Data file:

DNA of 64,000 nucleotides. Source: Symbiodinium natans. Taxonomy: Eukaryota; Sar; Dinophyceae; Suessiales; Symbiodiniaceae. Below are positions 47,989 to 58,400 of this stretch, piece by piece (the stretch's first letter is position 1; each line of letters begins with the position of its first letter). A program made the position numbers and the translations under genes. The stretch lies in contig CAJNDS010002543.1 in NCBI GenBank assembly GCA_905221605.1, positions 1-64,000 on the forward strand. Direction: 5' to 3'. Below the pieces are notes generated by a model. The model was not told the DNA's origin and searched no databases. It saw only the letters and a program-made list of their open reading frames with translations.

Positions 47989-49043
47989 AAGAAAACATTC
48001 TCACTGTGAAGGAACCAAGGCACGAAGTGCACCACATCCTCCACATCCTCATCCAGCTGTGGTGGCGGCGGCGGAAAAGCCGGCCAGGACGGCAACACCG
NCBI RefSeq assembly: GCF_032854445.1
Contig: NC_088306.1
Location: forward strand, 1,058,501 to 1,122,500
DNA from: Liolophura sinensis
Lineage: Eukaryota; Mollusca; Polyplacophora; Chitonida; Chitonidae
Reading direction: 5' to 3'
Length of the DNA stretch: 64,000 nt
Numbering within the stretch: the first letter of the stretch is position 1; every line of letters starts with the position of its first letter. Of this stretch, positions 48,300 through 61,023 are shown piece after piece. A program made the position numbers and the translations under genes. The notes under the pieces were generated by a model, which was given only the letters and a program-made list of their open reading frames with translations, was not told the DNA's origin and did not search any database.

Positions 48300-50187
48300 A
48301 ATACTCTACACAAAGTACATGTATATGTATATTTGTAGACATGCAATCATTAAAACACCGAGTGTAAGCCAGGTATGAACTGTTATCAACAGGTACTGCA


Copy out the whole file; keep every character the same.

DNA of 64,000 nucleotides. Source: Symbiodinium natans. Taxonomy: Eukaryota; Sar; Dinophyceae; Suessiales; Symbiodiniaceae. Below are positions 47,989 to 58,400 of this stretch, piece by piece (the stretch's first letter is position 1; each line of letters begins with the position of its first letter). A program made the position numbers and the translations under genes. The stretch lies in contig CAJNDS010002543.1 in NCBI GenBank assembly GCA_905221605.1, positions 1-64,000 on the forward strand. Direction: 5' to 3'. Below the pieces are notes generated by a model. The model was not told the DNA's origin and searched no databases. It saw only the letters and a program-made list of their open reading frames with translations.

Positions 47989-49043
47989 AAGAAAACATTC
48001 TCACTGTGAAGGAACCAAGGCACGAAGTGCACCACATCCTCCACATCCTCATCCAGCTGTGGTGGCGGCGGCGGAAAAGCCGGCCAGGACGGCAACACCG
NCBI RefSeq assembly: GCF_032854445.1
Contig: NC_088306.1
Location: forward strand, 1,058,501 to 1,122,500
DNA from: Liolophura sinensis
Lineage: Eukaryota; Mollusca; Polyplacophora; Chitonida; Chitonidae
Reading direction: 5' to 3'
Length of the DNA stretch: 64,000 nt
Numbering within the stretch: the first letter of the stretch is position 1; every line of letters starts with the position of its first letter. Of this stretch, positions 48,300 through 61,023 are shown piece after piece. A program made the position numbers and the translations under genes. The notes under the pieces were generated by a model, which was given only the letters and a program-made list of their open reading frames with translations, was not told the DNA's origin and did not search any database.

Positions 48300-50187
48300 A
48301 ATACTCTACACAAAGTACATGTATATGTATATTTGTAGACATGCAATCATTAAAACACCGAGTGTAAGCCAGGTATGAACTGTTATCAACAGGTACTGCA